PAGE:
Subject: Processors | December 12, 2018 - 09:00 AM | Sebastian Peak
Tagged: xeon, Sunny Cove, processor, intel core, Intel, integrated graphics, iGPU, Foveros, cpu, 3D stacking
Intel’s Architecture Day was held yesterday and brought announcements of three new technologies. Intel shared details of a new 3D stacking technology for logic chips, a brand new CPU architecture for desktop and server, and some surprising developments on the iGPU front. Oh, and they mentioned that whole discrete GPU thing…
3D Stacking for Logic Chips
First we have Foveros, a new 3D packaging technology that follows Intel’s previous EMIB (Embedded Multi-die Interconnect Bridge) 2D packaging technology and enables die-stacking of high-performance logic chips for the first time.
“Foveros paves the way for devices and systems combining high-performance, high-density and low-power silicon process technologies. Foveros is expected to extend die stacking beyond traditional passive interposers and stacked memory to high-performance logic, such as CPU, graphics and AI processors for the first time.”
Foveros will allow for a new “chiplet” paradigm, as “I/O, SRAM, and power delivery circuits can be fabricated in a base die and high-performance logic chiplets are stacked on top”. This new approach would permit design elements to be “mixed and matched”, and allow new device form-factors to be realized as products can be broken up into these smaller chiplets.
The first range of products using this technology are expected to launch in the second half of 2019, beginning with a product that Intel states “will combine a high-performance 10nm compute-stacked chiplet with a low-power 22FFL base die,” which Intel says “will enable the combination of world-class performance and power efficiency in a small form factor”.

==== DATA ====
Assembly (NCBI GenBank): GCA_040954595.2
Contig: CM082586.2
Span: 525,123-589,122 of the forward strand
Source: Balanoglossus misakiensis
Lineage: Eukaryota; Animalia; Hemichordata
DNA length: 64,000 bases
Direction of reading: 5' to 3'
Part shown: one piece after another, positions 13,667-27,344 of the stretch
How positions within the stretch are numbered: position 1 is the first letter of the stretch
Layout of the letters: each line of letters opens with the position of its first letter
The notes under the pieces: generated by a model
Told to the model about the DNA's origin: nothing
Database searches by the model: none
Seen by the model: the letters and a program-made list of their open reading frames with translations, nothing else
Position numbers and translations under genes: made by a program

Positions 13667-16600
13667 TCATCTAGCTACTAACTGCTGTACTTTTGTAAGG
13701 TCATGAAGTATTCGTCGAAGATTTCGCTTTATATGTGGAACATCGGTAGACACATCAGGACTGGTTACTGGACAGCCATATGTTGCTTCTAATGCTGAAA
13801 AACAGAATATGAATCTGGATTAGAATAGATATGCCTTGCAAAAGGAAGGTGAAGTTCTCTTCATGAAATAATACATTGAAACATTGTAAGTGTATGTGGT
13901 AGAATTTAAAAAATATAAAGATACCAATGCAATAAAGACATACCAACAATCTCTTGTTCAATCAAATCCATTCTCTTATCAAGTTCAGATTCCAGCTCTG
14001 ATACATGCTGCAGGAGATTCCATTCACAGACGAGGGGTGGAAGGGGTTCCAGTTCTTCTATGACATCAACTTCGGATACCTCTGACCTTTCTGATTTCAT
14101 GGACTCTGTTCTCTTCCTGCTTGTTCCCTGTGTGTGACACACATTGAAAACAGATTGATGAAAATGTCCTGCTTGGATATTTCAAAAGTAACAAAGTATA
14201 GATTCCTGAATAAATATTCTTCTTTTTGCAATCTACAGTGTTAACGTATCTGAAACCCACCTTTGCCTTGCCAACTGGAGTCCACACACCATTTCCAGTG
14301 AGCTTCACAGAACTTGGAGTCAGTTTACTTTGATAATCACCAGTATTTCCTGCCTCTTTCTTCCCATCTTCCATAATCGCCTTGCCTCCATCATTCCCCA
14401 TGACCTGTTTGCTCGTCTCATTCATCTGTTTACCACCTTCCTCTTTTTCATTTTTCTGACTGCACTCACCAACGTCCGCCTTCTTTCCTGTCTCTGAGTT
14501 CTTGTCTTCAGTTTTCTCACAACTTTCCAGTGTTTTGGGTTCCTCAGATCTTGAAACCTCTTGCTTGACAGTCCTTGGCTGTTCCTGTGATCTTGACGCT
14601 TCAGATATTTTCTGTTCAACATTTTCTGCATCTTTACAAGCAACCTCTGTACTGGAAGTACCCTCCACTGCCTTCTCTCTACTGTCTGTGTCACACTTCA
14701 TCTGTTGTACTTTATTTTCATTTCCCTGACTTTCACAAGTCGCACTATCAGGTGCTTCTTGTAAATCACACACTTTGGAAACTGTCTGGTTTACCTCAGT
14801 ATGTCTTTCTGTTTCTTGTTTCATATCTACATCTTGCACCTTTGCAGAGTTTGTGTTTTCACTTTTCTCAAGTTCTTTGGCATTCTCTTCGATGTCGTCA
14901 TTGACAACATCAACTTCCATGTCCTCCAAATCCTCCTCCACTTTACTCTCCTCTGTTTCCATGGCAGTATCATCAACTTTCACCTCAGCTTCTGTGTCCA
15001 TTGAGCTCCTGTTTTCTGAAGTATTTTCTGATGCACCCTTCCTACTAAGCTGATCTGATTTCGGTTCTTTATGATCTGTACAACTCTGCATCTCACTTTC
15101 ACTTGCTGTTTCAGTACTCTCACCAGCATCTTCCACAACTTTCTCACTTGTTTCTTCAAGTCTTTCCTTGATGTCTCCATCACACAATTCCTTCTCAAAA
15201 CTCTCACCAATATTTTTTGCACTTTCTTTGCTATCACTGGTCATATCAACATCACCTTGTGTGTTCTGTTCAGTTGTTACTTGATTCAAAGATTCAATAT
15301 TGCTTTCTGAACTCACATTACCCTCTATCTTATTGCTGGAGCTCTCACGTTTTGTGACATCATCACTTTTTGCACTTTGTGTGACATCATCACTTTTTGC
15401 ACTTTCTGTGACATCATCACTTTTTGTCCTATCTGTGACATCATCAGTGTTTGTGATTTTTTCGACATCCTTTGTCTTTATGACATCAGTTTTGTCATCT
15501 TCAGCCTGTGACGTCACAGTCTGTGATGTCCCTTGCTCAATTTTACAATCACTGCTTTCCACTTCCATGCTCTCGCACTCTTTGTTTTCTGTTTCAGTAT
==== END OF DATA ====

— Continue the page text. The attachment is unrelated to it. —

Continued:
Intel Sunny Cove Processors - Coming Late 2019
Next up is the announcement of a brand new CPU architecture with Sunny Cove, which will be the basis of Intel’s next generation Core and Xeon processors in 2019. No mention of 10nm was made, so it is unclear if Intel’s planned transition from 14nm is happening with this launch (the last Xeon roadmap showed a 10 nm transition with "Ice Lake" in 2020).
Intel states that Sonny Cove is “designed to increase performance per clock and power efficiency for general purpose computing tasks” with new features included “to accelerate special purpose computing tasks like AI and cryptography”.
Intel provided this list of Sunny Cove’s features:
- Enhanced microarchitecture to execute more operations in parallel.
- New algorithms to reduce latency.
- Increased size of key buffers and caches to optimize data-centric workloads.
- Architectural extensions for specific use cases and algorithms. For example, new performance-boosting instructions for cryptography, such as vector AES and SHA-NI, and other critical use cases like compression and decompression.
Integrated Graphics with 2x Performance
Intel slide image via ComputerBase